Although consumers tend to be loyal to their preferred drug stores, 30 percent are more likely to patronize a drug store if it has a loyalty card that offers savings, thus increasing shopper loyalty, according to Diana Smith, senior research analyst of retail and apparel at Mintel. This presents opportunities for the channel to leverage this consumer perk to promote grocery items, including beverages, to shoppers, the Chicago-based market research firm suggests in its January 2014 report “The Drug Store Shopper.”
Beverage sales make up about 6 percent of total drug store sales, compared with 9 percent on average across all channels, according to Susan Viamari, editor of Thought Leadership at Chicago-based Information Resources Inc. (IRI). Most consumers visit the channel to instead purchase over-the-counter medication
(45 percent of surveyed consumers), beauty and personal care items (44 percent), prescription medications (42 percent), and vitamins and supplements (38 percent), Mintel’s Smith says.
To help beverages better compete with other product categories in the stores, the drug store channel can turn to the technology behind loyalty and rewards programs. For example, Woonsocket, R.I.-based CVS Caremark’s ExtraCare consumer loyalty program gives its members a personalized myWeekly Ad that highlights products and special offers that are in line with what that particular consumer usually purchases. In addition, the program offers customized coupons that are shared online or printed on the shopper’s receipt to use on his or her next visit. This can be expanded to share special offers that are exclusively available to that specific shopper to redeem on grocery items, Mintel suggests in its February 2014 report “Grocery Retailing – US.” In turn, this can offer consumers customized shopping experiences while also highlighting beverage products that they might not always think to pick up on their drug-store run, industry experts note.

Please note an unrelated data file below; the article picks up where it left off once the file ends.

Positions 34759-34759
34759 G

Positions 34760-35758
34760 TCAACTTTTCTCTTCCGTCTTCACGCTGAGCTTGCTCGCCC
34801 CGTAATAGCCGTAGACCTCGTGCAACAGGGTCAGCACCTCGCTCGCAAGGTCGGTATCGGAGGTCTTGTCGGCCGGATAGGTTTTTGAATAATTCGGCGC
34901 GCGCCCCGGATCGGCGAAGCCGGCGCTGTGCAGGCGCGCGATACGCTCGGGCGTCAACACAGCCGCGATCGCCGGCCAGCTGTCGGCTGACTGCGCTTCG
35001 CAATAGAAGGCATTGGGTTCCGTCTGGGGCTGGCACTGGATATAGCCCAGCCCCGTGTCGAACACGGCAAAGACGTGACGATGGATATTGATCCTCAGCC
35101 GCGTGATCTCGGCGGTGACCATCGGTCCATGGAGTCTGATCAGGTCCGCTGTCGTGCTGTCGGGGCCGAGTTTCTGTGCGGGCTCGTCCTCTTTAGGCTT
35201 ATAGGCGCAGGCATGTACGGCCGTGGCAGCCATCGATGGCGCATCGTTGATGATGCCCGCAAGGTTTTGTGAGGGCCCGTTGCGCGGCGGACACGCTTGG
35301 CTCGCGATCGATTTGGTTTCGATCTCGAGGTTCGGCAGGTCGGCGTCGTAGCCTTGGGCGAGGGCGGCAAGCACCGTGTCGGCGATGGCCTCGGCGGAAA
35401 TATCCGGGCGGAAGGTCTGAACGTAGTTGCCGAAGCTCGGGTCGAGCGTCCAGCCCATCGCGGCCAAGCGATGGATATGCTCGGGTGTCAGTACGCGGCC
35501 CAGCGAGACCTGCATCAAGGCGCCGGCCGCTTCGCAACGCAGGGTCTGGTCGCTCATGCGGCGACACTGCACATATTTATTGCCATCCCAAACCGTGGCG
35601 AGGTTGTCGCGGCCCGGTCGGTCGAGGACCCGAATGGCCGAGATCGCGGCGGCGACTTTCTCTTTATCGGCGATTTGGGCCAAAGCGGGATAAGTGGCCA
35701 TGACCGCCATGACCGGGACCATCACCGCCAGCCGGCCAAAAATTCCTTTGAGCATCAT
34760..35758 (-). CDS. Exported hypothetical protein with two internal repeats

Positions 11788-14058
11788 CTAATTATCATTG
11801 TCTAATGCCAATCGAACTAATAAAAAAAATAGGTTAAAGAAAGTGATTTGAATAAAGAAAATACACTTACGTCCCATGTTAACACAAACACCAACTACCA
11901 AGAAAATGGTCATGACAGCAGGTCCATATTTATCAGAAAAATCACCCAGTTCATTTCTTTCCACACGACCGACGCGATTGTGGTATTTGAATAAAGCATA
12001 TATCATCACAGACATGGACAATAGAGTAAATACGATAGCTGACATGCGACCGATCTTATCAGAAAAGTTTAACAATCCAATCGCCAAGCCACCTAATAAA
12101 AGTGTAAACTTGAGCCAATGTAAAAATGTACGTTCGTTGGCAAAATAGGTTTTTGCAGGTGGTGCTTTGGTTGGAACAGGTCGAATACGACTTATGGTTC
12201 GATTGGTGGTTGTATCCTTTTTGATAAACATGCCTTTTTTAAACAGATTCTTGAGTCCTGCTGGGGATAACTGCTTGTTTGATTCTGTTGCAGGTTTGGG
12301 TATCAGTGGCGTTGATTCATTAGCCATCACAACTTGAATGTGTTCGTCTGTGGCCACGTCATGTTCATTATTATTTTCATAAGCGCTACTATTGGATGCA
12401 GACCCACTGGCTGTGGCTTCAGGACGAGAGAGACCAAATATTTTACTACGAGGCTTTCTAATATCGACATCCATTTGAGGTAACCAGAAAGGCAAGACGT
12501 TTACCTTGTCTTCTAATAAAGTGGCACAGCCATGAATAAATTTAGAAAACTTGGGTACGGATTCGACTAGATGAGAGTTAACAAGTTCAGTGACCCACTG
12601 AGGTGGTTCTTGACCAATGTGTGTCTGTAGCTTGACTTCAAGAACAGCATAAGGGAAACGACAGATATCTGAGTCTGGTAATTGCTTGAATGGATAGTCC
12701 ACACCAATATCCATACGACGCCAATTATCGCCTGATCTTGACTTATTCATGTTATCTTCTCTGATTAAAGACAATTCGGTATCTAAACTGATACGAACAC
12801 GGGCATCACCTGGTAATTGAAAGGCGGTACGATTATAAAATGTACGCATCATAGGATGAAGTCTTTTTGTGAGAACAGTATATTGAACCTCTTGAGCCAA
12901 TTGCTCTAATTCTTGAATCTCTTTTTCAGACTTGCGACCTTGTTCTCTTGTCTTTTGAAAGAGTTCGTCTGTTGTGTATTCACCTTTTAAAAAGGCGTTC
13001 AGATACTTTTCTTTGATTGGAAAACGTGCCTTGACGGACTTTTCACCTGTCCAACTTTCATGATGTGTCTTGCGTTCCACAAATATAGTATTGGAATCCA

To target smartphone-savvy shoppers, drug stores can utilize push notifications through retailer apps to remind consumers to pick up a drink while they’re in the store, Mintel poses in its “Grocery Retailing – US” report.